Archive for Thursday, July 22, 2010

Krysztof girls are forever for 4-H

The Krysztof girls jumped off a rock ledge at their rural Baldwin City home just for the fun of it. They are, from left, Katie, Michaela, Emily and Brianna. The foursome has been active in 4-H and the Douglas County Fair for many years.

The Krysztof girls jumped off a rock ledge at their rural Baldwin City home just for the fun of it. They are, from left, Katie, Michaela, Emily and Brianna. The foursome has been active in 4-H and the Douglas County Fair for many years.

July 22, 2010

For the first time in 14 years, the Krysztof family won’t have an animal entry in the upcoming Douglas County Fair.

In 1996, Katie and Emily Krysztof entered the bucket calf show at the young ages of 9 and 7. Now their youngest sister, Michaela, is the only sibling remaining in the Palmyra 4-H Club. In her second-to-last year, Michaela won’t be entering any steers in the beef show.

“It’s going to be a lot different,” Michaela said. “Since I don’t have cattle, I’m actually going to be working two or three days of the fair. I’ll be up there at night and on my two days off. I’ve got to do my cooking, which is my big thing. I’m excited and it will be fun.”

Her sisters agreed that the 2010 Douglas County Fair will be different without cows.

“It’s going to be weird this year, because we won’t have an animal at the fair,” Brianna said. “Last year was my last year showing and Michaela hasn’t showed for a couple of years. It’s weird to think we won’t have an animal, because we used to spend the entire days of the fair at the barn.”

In past years, once the fair began, the Krysztofs and many other families would bring their cattle into the community building at the fairgrounds in Lawrence. They would remain there for the week, spending more than a dozen hours a day in the building.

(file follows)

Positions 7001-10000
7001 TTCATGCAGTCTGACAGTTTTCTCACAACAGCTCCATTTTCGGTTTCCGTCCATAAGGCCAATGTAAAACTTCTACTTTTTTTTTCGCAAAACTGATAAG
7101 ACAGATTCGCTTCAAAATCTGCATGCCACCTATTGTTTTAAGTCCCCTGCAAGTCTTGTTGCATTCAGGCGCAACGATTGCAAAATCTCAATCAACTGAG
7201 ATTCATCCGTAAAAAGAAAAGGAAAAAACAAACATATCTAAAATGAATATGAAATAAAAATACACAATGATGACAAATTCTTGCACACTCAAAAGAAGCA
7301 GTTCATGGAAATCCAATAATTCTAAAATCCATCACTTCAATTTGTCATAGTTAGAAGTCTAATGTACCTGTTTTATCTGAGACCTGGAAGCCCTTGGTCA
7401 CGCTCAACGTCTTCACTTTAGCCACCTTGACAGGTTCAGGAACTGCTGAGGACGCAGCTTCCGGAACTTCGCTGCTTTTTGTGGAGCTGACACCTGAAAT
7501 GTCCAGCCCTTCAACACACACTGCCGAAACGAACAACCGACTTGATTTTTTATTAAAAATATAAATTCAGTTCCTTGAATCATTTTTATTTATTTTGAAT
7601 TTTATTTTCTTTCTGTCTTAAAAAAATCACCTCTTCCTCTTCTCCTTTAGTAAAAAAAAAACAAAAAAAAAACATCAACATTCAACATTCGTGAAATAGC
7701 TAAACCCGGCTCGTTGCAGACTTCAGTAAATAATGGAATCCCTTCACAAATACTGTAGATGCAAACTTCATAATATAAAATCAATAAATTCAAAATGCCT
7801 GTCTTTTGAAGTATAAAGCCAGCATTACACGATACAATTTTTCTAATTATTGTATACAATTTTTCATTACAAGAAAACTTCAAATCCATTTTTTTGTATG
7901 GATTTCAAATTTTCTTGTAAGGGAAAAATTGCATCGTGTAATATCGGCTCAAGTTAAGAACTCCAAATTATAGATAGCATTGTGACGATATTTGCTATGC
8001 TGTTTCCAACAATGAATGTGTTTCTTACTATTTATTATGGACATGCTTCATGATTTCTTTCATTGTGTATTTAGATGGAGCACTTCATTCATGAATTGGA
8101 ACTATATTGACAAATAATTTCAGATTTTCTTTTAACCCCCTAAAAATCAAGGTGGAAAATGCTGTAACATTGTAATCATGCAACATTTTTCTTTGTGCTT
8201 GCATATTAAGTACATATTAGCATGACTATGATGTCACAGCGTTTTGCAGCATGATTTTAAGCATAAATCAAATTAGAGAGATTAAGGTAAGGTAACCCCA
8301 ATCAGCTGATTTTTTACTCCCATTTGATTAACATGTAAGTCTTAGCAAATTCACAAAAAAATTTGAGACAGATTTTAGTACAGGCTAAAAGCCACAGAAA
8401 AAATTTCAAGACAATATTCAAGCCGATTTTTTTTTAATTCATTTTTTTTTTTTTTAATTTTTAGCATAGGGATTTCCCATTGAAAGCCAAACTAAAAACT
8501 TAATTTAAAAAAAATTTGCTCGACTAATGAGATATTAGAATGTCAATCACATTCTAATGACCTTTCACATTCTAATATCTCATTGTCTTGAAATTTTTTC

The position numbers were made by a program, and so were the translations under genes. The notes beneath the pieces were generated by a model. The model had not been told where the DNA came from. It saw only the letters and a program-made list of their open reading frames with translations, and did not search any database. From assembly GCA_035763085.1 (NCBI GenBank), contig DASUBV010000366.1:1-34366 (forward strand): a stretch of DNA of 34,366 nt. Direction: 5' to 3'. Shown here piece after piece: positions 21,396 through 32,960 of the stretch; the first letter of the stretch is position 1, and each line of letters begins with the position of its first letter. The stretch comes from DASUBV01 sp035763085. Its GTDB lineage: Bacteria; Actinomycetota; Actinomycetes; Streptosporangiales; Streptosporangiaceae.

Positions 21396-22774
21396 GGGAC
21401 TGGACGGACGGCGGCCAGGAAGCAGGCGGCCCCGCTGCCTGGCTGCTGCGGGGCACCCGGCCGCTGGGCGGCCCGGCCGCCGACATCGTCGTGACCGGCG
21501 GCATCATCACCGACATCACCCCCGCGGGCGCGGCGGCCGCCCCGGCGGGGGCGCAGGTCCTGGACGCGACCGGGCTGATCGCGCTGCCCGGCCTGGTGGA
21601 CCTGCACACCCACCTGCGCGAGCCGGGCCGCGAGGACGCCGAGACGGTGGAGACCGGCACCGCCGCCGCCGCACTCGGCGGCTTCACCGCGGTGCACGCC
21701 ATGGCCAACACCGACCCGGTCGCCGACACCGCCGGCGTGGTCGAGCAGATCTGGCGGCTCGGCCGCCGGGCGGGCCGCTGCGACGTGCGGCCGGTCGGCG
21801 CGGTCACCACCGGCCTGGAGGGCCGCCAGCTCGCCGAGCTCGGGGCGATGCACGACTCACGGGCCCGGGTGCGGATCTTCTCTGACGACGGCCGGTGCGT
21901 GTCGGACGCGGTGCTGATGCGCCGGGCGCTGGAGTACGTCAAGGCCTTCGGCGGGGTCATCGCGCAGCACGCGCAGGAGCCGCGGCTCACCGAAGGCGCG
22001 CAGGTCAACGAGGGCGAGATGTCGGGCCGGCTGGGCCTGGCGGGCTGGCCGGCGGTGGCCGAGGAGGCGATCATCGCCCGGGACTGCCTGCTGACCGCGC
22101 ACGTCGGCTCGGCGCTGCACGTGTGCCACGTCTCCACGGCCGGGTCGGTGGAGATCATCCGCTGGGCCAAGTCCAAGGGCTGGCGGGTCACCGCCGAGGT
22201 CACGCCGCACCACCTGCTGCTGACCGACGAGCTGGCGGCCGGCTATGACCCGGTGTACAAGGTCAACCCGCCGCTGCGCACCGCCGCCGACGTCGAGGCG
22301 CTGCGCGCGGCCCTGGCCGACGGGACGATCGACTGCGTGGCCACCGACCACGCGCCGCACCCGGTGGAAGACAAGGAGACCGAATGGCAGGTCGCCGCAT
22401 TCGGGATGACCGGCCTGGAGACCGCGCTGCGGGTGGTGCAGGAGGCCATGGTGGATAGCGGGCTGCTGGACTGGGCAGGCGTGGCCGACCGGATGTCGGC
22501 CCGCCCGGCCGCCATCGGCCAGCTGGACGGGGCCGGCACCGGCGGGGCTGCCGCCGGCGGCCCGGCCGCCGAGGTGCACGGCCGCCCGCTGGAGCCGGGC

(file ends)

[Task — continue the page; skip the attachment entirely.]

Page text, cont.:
“There will be a little less stress to this fair without having an animal at this fair,” said Lori, the mother of the four girls. “I was always concerned that I should be up there to make sure things are going OK.

“It’s like going to the sporting events now,” she said. “We can just watch it now and not worry about our kids. We can enjoy what other kids are doing. I think that’s going to be the positive or fun part of this year’s fair — helping other kids.”

Diverse family

The beef show is just one of the many contests the Krysztof family has entered during its 14 years at the fair. Another one of their staples has been the 4-H foods.

Each of the four daughters would bake four or five entries every year. Those would range from cookies to pie to cakes.

“The cooking was always done at the last minute,” Katie said. “With the four of us making four or five different things, it was crazy. We had to do them the day of or day before, so we’d have around 20 cooking projects going on at our house.”

Four girls and one kitchen made for some wild times and late nights before the fair.

“It was really nice because when some people were cooking, other girls were washing dishes, prepping pans for the next things or looking up recipes,” Lori said. “Most of it wasn’t too chaotic. We had to make sure everything was labeled and we got it up to the fair. It was never a question of whether or not they could do it, because I knew they could.”

When they weren’t battling a busy kitchen, the Krysztofs also had to deal with power outages once.

“The electricity went off one year,” Lori said. “We had the last thing in the oven and it was cookies. We just left the door shut and left them in there an extra five or 10 minutes. I think we got a blue ribbon on them. I remember one of the girls telling the judge what happened.”

Foods and the beef show weren’t the only contests tried by the four sisters. Their list also includes sewing, horticulture, woodworking, paint a pot, electricity, photography and scrapbooking. It was those projects that taught all four of them a variety of skills they wouldn’t have learned without 4-H.

“If we weren’t in 4-H and didn’t have a deadline, I can’t say when we would have tried some of these things,” Emily said. “If dad had told us he’ll teach us some woodworking, I don’t know when we would have made time for it. But because we were in 4-H and we had a deadline, it made us do a lot more. We would enroll in our projects in September, but then July would roll around and then you remember you wanted to learn that skill.”